It has been speculated that a Russian vessel seen in Belgian territorial waters in November was an intelligence-gathering ship from Russia, similar to one also seen in Dutch territorial waters, trying to travel unnoticed.
According to Vincent Van Quickenborne, minister for the North Sea, the ship’s automatic identification system (AIS) is thought to have been turned off when it is believed to have sailed across Belgian and Dutch seas in November.
The Belgian minister stated that the Russian ship was “undoubtedly” connected to the larger context of the crisis in Ukraine. It was suspected that the Russian ship was mapping key infrastructure.
The new marine security law went into effect on January 1st and included provisions for video monitoring at sea, which should make it simpler to identify vessels.
A probe into the incident was started in February, although Russia disputes any connection between the ship and intelligence operations.
“In their research, the media in these nations erred. They prefer to hurl irrational charges against Russia, according to Dmitry Peskov, a Kremlin spokesman, Le Monde reported.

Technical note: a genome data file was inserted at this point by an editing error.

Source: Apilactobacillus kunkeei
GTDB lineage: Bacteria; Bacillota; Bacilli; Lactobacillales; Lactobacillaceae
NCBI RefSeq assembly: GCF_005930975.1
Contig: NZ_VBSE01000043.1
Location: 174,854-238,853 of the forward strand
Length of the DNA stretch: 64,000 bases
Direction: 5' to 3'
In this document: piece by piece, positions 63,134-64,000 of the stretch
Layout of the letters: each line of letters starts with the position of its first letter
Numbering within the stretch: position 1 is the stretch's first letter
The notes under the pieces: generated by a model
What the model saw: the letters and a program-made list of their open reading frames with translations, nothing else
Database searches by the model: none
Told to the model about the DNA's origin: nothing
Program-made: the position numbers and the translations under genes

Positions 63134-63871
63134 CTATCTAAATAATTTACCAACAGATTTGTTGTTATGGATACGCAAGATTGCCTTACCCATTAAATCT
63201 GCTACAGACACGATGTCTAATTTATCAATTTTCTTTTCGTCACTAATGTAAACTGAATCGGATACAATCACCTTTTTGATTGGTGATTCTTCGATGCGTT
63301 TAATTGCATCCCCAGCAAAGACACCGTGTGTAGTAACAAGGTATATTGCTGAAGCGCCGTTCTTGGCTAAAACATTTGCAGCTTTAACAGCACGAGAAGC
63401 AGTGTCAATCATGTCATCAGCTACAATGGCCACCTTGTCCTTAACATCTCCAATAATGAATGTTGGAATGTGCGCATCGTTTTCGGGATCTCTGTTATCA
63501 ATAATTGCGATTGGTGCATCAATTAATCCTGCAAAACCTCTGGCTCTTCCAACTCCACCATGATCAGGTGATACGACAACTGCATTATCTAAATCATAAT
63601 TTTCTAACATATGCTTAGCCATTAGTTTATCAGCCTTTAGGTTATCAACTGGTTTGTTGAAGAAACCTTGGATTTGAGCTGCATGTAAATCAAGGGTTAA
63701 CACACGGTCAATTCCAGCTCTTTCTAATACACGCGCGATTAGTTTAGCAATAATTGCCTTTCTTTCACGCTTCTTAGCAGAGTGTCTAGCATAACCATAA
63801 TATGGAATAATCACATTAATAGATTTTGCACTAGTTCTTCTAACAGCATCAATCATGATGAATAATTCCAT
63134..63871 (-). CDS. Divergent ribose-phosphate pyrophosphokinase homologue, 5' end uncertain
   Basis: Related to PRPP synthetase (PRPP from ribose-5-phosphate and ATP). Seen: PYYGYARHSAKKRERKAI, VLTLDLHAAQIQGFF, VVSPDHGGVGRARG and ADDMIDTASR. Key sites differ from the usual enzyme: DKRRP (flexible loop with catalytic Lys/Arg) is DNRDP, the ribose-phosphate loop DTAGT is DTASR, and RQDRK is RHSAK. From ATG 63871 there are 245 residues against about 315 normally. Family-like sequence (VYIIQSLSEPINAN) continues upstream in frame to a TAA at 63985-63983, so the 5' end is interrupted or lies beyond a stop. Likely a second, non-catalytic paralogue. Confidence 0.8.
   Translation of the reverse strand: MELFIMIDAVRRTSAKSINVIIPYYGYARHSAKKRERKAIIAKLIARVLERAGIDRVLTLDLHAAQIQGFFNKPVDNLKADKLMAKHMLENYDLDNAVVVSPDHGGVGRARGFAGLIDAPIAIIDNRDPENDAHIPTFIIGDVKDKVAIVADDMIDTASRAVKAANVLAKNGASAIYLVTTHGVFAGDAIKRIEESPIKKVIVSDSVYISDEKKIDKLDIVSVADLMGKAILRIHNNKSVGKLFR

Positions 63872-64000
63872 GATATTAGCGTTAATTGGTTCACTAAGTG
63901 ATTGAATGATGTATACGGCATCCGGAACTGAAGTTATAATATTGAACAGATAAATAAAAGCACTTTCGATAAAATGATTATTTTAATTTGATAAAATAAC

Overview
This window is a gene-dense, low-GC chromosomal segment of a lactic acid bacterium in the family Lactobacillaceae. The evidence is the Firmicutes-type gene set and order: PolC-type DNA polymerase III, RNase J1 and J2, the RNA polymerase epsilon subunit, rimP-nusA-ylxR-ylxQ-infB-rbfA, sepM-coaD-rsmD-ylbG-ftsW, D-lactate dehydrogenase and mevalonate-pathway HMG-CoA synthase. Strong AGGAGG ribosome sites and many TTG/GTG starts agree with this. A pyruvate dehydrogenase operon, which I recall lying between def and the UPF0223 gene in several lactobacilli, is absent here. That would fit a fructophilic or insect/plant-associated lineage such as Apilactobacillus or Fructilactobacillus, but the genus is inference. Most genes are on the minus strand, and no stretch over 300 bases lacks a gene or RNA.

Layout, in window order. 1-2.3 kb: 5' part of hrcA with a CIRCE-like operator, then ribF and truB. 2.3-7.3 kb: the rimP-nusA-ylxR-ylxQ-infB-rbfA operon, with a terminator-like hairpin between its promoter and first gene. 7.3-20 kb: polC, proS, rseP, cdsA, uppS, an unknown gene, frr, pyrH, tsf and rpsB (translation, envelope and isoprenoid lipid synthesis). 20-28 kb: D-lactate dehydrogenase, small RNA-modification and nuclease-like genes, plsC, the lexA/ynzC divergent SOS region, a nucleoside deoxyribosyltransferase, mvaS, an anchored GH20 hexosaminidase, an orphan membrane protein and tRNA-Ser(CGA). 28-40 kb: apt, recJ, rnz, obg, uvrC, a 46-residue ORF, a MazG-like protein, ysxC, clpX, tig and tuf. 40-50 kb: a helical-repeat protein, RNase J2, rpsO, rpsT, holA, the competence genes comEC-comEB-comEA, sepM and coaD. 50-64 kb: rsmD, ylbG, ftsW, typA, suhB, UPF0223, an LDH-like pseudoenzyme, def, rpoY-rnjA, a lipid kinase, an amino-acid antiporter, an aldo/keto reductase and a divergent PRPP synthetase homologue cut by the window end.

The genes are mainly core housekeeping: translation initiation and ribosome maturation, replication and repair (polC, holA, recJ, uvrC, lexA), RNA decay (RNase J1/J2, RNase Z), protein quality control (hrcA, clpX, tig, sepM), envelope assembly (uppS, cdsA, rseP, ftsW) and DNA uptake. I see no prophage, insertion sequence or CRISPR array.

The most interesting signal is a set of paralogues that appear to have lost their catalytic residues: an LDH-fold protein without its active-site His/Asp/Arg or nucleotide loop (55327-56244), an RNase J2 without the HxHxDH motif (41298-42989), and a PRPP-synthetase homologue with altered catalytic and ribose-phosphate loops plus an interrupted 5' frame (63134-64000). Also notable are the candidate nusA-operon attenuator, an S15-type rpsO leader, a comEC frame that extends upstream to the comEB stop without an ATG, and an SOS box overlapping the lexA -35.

The establishment of a task force on resilience and safeguarding vital infrastructure by NATO and the EU was announced in January by NATO Secretary General Jens Stoltenberg and President of the European Commission Ursula von der Leyen.
Stoltenberg stated during the press conference that “Russia’s brutal invasion of Ukraine has fundamentally changed our security” during the announcement.
As seen by President Putin’s use of energy as a weapon and the sabotage of the Nord Stream pipelines, he stressed the importance of resilience and the preservation of essential infrastructure. “We want to examine together how to increase the resilience of our critical supply chains, technology, and infrastructure to potential threats and to take steps to mitigate potential vulnerabilities.”
The task force, which was established on March 16 at a meeting of senior NATO and EU officials, will focus on four areas: energy, digital infrastructure, transportation, and space, according to a news release from the EU Commission.
In addition, in May 2018, Denmark hosted the inaugural North Sea Summit in Esbjerg, which included Ursula von der Leyen, the Commission President, and the leaders of Germany, Belgium, and the Netherlands.
The leaders of Germany, the Netherlands, Luxembourg, France, Ireland, Norway, and the UK are anticipated to attend the summit’s second iteration, which is slated to take place in Ostend, Belgium.
The security of the energy grid, offshore wind farms, and the cables that link them is one of the goals Belgium has set for this meeting.